Eat This: Chocolate-Orange Kefir Cake (With Sauerkraut!)

Like chocolate oranges? I sure do – velvety chocolate with a whisper of orange is a divine pairing. How about in a dense, moist cake with the surprise players of milk kefir and sauerkraut?

This dessert is a variation on The Cultured Foodie’s Double Chocolate Kefir Cake recipe. I, of course, used my homemade purple sauerkraut (without caraway) and homemade milk kefir.

Key players in fabulous cake!

As I contemplated the cake, inspiration struck: why not add some orange zest to the chocolate goodness? Since I would be making orange cream-flavored water kefir later in the day, I just peeled the rind off the orange and chopped it finely for the cake. The peel-less orange was juiced and added to the finished water kefir 1F later. And the pigs enjoyed the spent rinds – no waste!

For the cake, the dry ingredients are mixed first, then the butter and sugar (I cut it back to just a little under 3/4 cup and it was plenty sweet – don’t forget that there are also chocolate chips in the recipe) were creamed. I should have allowed the butter to come to room temperature first because trying to cream the block of cold butter and the sugar took a long time, and nearly killed the poor, underpowered electric beater. I also ended up having to manually pull clumps of butter out of the beaters. Have noted the need to warm the butter for next time.

Once the creaming is complete, the eggs are added (and this helped fluff up the butter/sugar goop. Then, the dry ingredients and the milk kefir are added and beaten in. Finally, the drained, chopped sauerkraut, the cocoa powder, chocolate chips, and orange zest are mixed in.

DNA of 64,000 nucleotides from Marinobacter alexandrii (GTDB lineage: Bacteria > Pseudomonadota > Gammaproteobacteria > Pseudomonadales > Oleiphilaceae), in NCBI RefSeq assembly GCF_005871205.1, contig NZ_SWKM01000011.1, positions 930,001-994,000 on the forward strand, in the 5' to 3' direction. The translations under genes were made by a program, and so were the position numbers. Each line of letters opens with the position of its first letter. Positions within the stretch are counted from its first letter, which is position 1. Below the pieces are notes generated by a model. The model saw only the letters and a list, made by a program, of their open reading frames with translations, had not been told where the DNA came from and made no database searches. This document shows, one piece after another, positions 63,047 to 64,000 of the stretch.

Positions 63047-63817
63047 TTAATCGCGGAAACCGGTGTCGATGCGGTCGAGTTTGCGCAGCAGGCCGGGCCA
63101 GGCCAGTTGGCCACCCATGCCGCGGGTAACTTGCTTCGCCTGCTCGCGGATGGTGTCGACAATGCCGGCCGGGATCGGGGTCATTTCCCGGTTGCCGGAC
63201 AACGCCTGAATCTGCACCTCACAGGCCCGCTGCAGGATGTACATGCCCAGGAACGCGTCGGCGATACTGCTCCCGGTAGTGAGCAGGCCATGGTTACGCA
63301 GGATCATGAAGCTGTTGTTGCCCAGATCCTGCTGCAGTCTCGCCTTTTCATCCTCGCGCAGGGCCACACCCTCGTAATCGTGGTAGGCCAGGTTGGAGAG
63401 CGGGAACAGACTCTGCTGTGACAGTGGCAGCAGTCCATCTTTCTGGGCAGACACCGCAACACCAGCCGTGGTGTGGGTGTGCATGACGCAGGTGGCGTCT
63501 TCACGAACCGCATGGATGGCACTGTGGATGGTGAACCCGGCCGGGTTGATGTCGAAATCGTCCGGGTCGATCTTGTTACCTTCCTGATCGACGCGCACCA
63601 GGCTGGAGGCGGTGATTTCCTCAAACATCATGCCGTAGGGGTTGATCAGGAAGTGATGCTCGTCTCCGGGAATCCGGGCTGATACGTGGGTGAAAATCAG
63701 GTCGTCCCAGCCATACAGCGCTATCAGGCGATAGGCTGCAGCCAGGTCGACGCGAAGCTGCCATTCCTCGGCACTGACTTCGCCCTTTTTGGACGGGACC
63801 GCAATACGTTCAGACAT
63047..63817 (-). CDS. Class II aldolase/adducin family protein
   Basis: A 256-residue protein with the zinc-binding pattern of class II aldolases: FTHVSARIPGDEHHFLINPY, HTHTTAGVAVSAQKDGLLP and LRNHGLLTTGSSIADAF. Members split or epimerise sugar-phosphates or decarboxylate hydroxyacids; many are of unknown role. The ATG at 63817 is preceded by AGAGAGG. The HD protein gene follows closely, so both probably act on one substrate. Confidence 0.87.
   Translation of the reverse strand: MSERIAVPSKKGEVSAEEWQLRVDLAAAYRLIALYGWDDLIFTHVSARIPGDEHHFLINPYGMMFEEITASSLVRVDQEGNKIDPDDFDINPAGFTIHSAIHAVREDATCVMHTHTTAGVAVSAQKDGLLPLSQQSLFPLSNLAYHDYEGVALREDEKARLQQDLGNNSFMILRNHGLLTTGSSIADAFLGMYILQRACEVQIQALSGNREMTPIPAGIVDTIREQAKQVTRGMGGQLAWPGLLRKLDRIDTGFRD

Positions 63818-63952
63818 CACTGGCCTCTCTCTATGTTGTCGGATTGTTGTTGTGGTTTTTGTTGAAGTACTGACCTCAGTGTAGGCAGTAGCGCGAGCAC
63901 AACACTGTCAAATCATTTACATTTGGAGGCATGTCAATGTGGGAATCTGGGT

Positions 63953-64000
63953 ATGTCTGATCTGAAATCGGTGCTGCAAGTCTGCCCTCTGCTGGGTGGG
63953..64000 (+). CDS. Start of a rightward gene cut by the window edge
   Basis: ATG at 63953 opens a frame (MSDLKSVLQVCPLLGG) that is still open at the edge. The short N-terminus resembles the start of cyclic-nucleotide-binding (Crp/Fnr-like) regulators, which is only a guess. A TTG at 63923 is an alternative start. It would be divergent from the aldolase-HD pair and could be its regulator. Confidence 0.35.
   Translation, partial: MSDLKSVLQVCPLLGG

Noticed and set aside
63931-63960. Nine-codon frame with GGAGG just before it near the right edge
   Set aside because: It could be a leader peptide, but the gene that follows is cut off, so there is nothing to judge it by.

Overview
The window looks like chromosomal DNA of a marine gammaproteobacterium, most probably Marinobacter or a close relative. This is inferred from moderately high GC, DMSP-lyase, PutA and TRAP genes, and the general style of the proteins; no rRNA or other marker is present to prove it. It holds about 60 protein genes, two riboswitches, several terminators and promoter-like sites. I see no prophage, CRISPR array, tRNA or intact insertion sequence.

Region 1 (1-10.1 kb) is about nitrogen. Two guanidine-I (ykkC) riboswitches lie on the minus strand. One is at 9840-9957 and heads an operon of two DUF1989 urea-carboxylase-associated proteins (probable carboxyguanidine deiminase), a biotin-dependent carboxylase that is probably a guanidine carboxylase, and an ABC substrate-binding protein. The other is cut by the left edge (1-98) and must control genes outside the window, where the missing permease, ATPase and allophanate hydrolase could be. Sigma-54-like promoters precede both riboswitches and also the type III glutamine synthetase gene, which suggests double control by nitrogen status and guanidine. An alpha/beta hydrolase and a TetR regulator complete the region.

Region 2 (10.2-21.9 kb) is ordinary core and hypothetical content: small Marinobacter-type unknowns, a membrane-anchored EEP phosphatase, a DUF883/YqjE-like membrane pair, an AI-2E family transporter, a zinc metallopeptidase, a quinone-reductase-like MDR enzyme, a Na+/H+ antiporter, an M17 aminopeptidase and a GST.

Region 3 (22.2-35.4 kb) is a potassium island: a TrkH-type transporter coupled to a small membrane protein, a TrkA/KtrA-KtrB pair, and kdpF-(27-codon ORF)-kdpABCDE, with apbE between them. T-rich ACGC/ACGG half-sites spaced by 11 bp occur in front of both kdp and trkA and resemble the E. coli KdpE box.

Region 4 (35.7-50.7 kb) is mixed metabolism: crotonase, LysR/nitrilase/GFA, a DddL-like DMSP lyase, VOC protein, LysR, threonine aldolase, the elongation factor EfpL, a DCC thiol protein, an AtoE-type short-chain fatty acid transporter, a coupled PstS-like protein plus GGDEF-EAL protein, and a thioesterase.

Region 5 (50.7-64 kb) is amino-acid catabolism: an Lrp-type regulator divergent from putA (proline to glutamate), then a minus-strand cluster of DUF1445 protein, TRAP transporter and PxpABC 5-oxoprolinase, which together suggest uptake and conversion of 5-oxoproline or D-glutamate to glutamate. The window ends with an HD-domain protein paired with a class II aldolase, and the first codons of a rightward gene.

But back to the sauerkraut…first, I tried using my Magic Bullet to chop it up. It chopped about the inch of sauerkraut closest to the blades, but couldn’t reach the rest of it. Rats. Once again, my mini food processor comes to the rescue: I transferred the partly-chopped sauerkraut into the food processor and with just a few pulses, it was finely, evenly chopped. Ironically, I purchased the blender many years ago and thought that the food processor attachment was gimmicky – I admit, I was wrong. I use it all the time, much more often than I use the blending jar!

Once the finished batter is poured into the lightly greased baking dish, it went into a 350 degree oven for about 45 minutes. After filling the baking dish, I had to “taste test” the batter, and just about fell onto the floor – it was so good, I seriously considered foregoing the baking step and eating it as is. I’m not kidding. But, since I’m committed to full follow through on experiments (and recipes), I popped it into the countertop oven and waited.

After 45 minutes, it was done, with light cracking across the top of the cake. It didn’t rise as evenly as I’d hoped, and I think I’d try baking this in a smaller dish next time so that it cuts into thicker pieces. The cake retained the flavors I’d tasted in the batter – rich chocolate and a pop of bright citrus – and appealing moistness. With a generous dollop of real whipped cream (sans carrageenan) on top, it’s incredible. And the sauerkraut? You wouldn’t even know it’s in there, but I think it did contribute to the moistness – and you get some extra fiber!

The next time you have a cup of leftover sauerkraut and you’re not sure what to do with it, whip up this easy cake. You’ll thank yourself for doing it.

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